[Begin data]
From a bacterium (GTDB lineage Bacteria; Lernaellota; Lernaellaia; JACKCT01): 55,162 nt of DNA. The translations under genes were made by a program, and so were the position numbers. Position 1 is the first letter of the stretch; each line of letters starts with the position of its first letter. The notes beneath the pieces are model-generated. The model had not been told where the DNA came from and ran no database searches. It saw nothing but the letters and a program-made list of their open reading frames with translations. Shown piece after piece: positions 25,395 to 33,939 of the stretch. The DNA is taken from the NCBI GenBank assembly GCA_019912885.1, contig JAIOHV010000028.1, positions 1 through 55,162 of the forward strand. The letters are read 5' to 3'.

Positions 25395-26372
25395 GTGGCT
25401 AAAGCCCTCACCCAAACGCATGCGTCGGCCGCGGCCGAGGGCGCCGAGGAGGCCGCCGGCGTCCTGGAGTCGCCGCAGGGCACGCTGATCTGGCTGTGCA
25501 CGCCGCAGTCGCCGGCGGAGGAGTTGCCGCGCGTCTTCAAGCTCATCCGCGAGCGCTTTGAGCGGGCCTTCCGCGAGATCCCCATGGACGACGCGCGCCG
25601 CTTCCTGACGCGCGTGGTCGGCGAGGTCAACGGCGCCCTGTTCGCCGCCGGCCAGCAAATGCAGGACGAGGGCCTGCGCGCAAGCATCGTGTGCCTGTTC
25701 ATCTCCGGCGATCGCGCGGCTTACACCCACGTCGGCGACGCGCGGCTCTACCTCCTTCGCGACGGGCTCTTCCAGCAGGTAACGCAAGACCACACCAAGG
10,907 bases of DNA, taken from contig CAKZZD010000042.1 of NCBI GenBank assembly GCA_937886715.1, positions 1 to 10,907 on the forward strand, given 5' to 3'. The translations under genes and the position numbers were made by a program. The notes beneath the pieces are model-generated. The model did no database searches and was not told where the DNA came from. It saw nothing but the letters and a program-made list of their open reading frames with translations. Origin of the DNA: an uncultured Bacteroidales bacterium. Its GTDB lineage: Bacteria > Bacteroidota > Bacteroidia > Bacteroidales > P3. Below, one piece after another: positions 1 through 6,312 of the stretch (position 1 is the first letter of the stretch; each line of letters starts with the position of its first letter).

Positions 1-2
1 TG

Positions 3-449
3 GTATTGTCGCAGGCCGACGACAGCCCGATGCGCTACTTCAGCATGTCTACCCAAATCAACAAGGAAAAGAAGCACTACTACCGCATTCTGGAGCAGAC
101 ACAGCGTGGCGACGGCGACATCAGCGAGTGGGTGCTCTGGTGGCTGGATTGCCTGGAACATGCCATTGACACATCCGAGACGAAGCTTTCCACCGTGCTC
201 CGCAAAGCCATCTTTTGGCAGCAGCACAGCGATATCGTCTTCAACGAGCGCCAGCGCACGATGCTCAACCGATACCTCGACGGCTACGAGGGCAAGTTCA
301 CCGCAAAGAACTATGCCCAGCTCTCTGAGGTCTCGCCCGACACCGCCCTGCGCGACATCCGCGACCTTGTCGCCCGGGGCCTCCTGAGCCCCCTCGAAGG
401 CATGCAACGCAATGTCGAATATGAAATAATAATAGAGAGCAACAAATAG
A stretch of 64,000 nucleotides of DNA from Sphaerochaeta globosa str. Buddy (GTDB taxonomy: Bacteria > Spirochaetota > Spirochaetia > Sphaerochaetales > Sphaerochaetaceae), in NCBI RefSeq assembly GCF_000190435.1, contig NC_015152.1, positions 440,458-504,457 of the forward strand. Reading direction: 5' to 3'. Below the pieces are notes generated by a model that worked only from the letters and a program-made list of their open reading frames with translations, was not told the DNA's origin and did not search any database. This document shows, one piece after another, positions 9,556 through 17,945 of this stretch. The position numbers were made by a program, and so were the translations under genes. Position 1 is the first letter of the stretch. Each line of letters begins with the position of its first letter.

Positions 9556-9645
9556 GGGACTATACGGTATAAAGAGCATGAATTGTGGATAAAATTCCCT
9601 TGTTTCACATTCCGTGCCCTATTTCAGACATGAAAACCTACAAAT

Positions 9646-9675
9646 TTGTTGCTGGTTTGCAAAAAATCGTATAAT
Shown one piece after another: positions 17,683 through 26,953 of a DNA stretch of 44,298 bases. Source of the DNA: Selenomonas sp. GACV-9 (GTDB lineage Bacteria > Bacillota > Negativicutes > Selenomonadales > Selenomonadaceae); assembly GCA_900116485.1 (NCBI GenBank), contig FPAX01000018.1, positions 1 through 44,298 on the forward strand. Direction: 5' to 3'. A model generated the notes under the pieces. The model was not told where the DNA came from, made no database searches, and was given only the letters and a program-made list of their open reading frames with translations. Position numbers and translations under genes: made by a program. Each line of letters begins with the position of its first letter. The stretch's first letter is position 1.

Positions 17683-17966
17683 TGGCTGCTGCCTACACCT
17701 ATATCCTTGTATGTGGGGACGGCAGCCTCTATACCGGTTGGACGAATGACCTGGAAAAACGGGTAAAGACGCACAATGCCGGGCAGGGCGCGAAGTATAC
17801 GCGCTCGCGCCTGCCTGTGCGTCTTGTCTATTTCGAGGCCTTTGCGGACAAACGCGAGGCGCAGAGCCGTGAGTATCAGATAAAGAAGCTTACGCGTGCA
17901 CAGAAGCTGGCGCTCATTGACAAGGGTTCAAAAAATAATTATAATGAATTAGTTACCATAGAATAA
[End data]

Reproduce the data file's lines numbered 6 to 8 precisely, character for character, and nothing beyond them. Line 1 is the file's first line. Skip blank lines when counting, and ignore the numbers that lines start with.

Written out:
25601 CTTCCTGACGCGCGTGGTCGGCGAGGTCAACGGCGCCCTGTTCGCCGCCGGCCAGCAAATGCAGGACGAGGGCCTGCGCGCAAGCATCGTGTGCCTGTTC
25701 ATCTCCGGCGATCGCGCGGCTTACACCCACGTCGGCGACGCGCGGCTCTACCTCCTTCGCGACGGGCTCTTCCAGCAGGTAACGCAAGACCACACCAAGG
10,907 bases of DNA, taken from contig CAKZZD010000042.1 of NCBI GenBank assembly GCA_937886715.1, positions 1 to 10,907 on the forward strand, given 5' to 3'. The translations under genes and the position numbers were made by a program. The notes beneath the pieces are model-generated. The model did no database searches and was not told where the DNA came from. It saw nothing but the letters and a program-made list of their open reading frames with translations. Origin of the DNA: an uncultured Bacteroidales bacterium. Its GTDB lineage: Bacteria > Bacteroidota > Bacteroidia > Bacteroidales > P3. Below, one piece after another: positions 1 through 6,312 of the stretch (position 1 is the first letter of the stretch; each line of letters starts with the position of its first letter).